Outrunning you

Two guys are running away from a hungry bear. The bear is gaining. One guy stops and hastily changes into a pair or running shoes. His companion says, “You’re nuts. You’re never going to outrun that bear.”

Running shoe guy says, “I don’t have to outrun the bear. I just have to outrun you.”

I’ve never liked that joke; not just because leaving your companion for bear road kill is not a hilarious image to me, but also because it gives a misleading impression of how to survive and succeed in the world. In the race of life we are competing against ourselves, not against each other. The challenge is between me as I am and me as I could be.

It has taken me a while to ingrain that idea. I was captain of our high school football and basket ball teams, and played basketball for Brigham Young University one year before my mission. I was known as a fairly fierce competitor. I still believe in competition for entertainment, and to compare specific skills. I don’t believe in it for evaluating people.

This is especially important in my roles as husband, father, and now grandfather. With 15 children, it would have been easy and tempting to make comparisons. “Why don’t you get as good grades as your brother/sister? You cause more trouble than any three of your siblings.” Even complimentary comparisons can be unsettling. “You are the smartest, or prettiest, or most lovable etc.” can make the person think, “Who’s in second place, and are they gaining on me?”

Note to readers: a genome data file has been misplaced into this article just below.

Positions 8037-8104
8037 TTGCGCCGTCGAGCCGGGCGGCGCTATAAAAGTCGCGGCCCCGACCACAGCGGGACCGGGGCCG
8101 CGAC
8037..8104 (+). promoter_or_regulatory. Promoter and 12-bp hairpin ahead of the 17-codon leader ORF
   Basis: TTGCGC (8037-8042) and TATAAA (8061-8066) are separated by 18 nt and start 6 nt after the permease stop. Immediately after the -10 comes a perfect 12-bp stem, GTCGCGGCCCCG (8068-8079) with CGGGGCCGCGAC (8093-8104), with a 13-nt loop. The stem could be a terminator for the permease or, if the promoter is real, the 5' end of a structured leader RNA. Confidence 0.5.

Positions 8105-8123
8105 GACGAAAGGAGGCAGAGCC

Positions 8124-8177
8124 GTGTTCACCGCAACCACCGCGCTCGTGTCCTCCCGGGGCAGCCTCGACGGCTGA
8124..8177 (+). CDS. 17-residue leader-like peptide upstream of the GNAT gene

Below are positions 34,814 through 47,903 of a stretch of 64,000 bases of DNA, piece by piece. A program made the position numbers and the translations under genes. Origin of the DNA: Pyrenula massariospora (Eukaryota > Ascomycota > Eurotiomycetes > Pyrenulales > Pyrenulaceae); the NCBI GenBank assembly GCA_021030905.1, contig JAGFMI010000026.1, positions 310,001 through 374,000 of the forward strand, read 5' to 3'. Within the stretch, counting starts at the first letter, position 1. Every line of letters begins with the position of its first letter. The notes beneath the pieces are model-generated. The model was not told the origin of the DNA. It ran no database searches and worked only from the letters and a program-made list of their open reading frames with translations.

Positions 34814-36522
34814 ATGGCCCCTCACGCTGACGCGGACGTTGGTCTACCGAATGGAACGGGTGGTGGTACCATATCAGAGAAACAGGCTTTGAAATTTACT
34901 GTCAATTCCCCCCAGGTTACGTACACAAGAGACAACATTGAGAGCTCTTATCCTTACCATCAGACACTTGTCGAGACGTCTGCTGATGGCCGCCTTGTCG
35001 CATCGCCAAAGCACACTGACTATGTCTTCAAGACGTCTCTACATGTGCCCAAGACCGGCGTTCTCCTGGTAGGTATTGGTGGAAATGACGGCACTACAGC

Competition and comparison between people is not accurate and not fair. I have told our children and other groups to whom I have lectured and taught, “The only reason you don’t have an Olympic medal around your neck or a Rhodes Scholar invitation in your pocket is because the contest was designed to maximize somebody else’s skills and not yours.” I could easily get the top grade in a test of questions like, “How did Duane Hiatt chip his front tooth in grade school, and what did he learn from that.” I’d have a pretty good chance of winning a race that was limited to people over six feet tall with a twice broken nose and 52 or more grandchildren. If I structured enough requirements to my advantage, I could win the gold. Unfortunately the big races and tests seem to be set up to favor other peoples’ advantages, like being fast and smart. So far I have not heard back from either the Rhodes scholarship or the Olympic committees about my proposal.

The no comparison approach is important as we formulate our New Year’s resolutions. It’s fine to use others as examples and even as role models. However, we will be happier and make more progress if we think of our future and ourselves as filled with infinite possibilities, and our Heavenly Father as our coach and cheer leader, and life as a stimulating open ended adventure, not a race in which the strong and speedy win and the slow and weak are bear breakfast.